Hello there, this is your pilot speaking! (Why yes, I am calling myself a pilot.)
Today, our Jet Setter Interview is with Amanda, of My Life, I Guess fame.
This series covers Passengers on the Jet Setter Manifest, so we can all learn more about money from the experiences of others.
Drop me a line to be featured in an upcoming Jet Setter Interview, we would love to have you on board.
Welcome on board! Who are you?
Hiya, I’m Amanda, the voice behind the blog My Life, I Guess…I currently live in Northern Ontario with my fiancé and 2 siamese cats in a poorly managed rental unit (which makes for interesting stories if nothing else). I have a background in theatre, currently work in education, but still don’t know what I want to be when I grow up. I dabble in personal finance, strive to achieve 101 things in 1001 -2002 days, and deal with grown-up problems while I drink beer and watch too much TV.
Money is for buying stuff, what was the last purchase you made?
My fiancé and I both bought ourselves new MacBooks! (I promise, this is the most lavish thing I bought in years!)
Why did you buy that stuff, in particular?
We both have hobbies that rely heavily on computers (blogging for me, recording music for him). I’ve been waiting a long time to upgrade my old laptop and he has never owned a laptop at all. We had an extremely frugal summer after I was laid-off and decided that we needed this (within our budget) pick-me-up when our employment situations finally improved.
We like airplanes around here. When was the last time you were on an airplane and where were you going?
The last flight I took was at Christmas to visit family that live on the opposite side of the province from me.
What is your current financial goal and how did it come to be your goal?
I just want to be debt free! I spent too much time in school, took out too many loans, bought a brand new car, and spent too many years working a dead-end job. 5 years after graduation, I’ve only paid off 10% of my student loan – and now I’m no longer even interested in working in that field.
I hate having this constantly hanging over my head and I’m worried about how this will effect my future goals (like a wedding, owning some land and maybe a kid or two) and ability to get ahead.
Who is your favourite person in Top Gun?
I umm…have never seen it…Please don’t hate me!
Many people harbour some sort of fear of flying. What do you find the most overwhelming or scary about money?
For me, it’s the unknown. Because I haven’t settled into a career yet, I’m being bounced around between contract positions that offer no job security. How do you plan for the future when you don’t know if you’ll still have a job next month?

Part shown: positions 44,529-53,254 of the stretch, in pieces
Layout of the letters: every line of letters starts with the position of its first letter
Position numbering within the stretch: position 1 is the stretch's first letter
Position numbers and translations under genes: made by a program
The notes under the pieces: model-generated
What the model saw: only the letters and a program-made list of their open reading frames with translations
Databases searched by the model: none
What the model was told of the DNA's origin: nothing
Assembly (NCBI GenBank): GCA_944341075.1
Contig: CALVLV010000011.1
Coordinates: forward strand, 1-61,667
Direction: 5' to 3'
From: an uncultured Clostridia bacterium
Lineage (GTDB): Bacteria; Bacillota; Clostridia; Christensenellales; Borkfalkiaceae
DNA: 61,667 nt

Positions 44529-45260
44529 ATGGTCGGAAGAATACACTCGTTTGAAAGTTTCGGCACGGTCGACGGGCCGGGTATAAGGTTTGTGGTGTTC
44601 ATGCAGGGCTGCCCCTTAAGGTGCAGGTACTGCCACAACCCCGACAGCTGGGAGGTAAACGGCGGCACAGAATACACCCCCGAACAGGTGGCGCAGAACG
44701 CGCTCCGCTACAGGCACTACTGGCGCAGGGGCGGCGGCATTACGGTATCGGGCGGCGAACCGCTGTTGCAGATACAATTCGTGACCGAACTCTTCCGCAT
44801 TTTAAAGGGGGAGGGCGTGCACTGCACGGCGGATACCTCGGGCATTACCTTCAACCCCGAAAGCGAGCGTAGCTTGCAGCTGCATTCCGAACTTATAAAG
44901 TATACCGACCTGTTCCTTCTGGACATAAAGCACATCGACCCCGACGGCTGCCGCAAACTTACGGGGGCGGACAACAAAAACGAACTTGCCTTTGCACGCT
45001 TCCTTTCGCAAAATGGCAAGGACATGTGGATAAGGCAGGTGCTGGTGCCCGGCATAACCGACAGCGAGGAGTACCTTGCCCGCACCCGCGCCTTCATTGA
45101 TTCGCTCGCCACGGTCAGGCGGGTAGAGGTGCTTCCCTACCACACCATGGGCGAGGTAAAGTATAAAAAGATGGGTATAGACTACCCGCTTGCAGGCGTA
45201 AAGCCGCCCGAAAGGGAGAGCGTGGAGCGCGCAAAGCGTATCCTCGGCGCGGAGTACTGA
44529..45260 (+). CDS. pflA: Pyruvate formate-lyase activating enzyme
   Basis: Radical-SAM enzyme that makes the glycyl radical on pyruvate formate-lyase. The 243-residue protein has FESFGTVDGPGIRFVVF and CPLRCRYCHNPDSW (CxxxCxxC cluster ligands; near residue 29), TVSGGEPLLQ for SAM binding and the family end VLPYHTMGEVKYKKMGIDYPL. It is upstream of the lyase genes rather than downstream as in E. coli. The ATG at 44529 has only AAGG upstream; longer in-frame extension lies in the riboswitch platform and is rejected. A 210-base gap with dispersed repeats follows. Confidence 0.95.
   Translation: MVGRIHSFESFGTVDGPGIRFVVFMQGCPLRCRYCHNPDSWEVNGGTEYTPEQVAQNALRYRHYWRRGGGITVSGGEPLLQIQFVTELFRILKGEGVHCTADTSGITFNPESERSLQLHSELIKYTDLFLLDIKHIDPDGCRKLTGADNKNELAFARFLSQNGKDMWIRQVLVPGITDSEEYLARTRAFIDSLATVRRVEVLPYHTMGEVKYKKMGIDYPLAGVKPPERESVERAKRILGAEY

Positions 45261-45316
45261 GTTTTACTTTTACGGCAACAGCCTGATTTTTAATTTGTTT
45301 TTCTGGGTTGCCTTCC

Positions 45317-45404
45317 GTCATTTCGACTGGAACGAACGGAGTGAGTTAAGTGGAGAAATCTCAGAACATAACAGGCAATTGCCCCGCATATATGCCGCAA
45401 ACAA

It also makes me feel guilty when I do spend money because I feel like I should be squirrelling it all away – just in case.
If I was super-rich and gave you $50,000 with no strings attached, tomorrow, what would you do with it? (I’m pretty benevolent.)
My instinct is to say that I would use it all to completely pay off that aforementioned student loan debt – but I would probably only use $35,000 for that. I’d use $5,000 for my upcoming wedding and the remaining $10,000 towards a downpayment for a house and/or property. (Also, thanks Anne! You’re too kind!)
Lots of things “cost peanuts,”what is a small expenditure that you just can’t live without?
Does Subway count as small? If not, it’d have to be candy and chocolate – especially when vending machines are involved.
How long have you been the pilot of your own money? Did you have a job as a teenager? Did you have a lightbulb moment at a certain point in time and take control of your finances?
I was always really good at saving money as a kid. I babysat a lot and since I lived in such a small town, there wasn’t really anything for me to spend my money on, so it all ended up in the bank. I worked throughout University and was able to save up a lot then too, but because I wasn’t paying attention to my spending at all, it all just sort of vanished on me somewhere along the line.
I always thought I had a good idea of my finances because I knew how much money I had in the bank, but apparently there’s a lot more to it! It wasn’t until I started reading personal finance blogs in late 2012 that I really started to take this thing more seriously. Better late than never, right?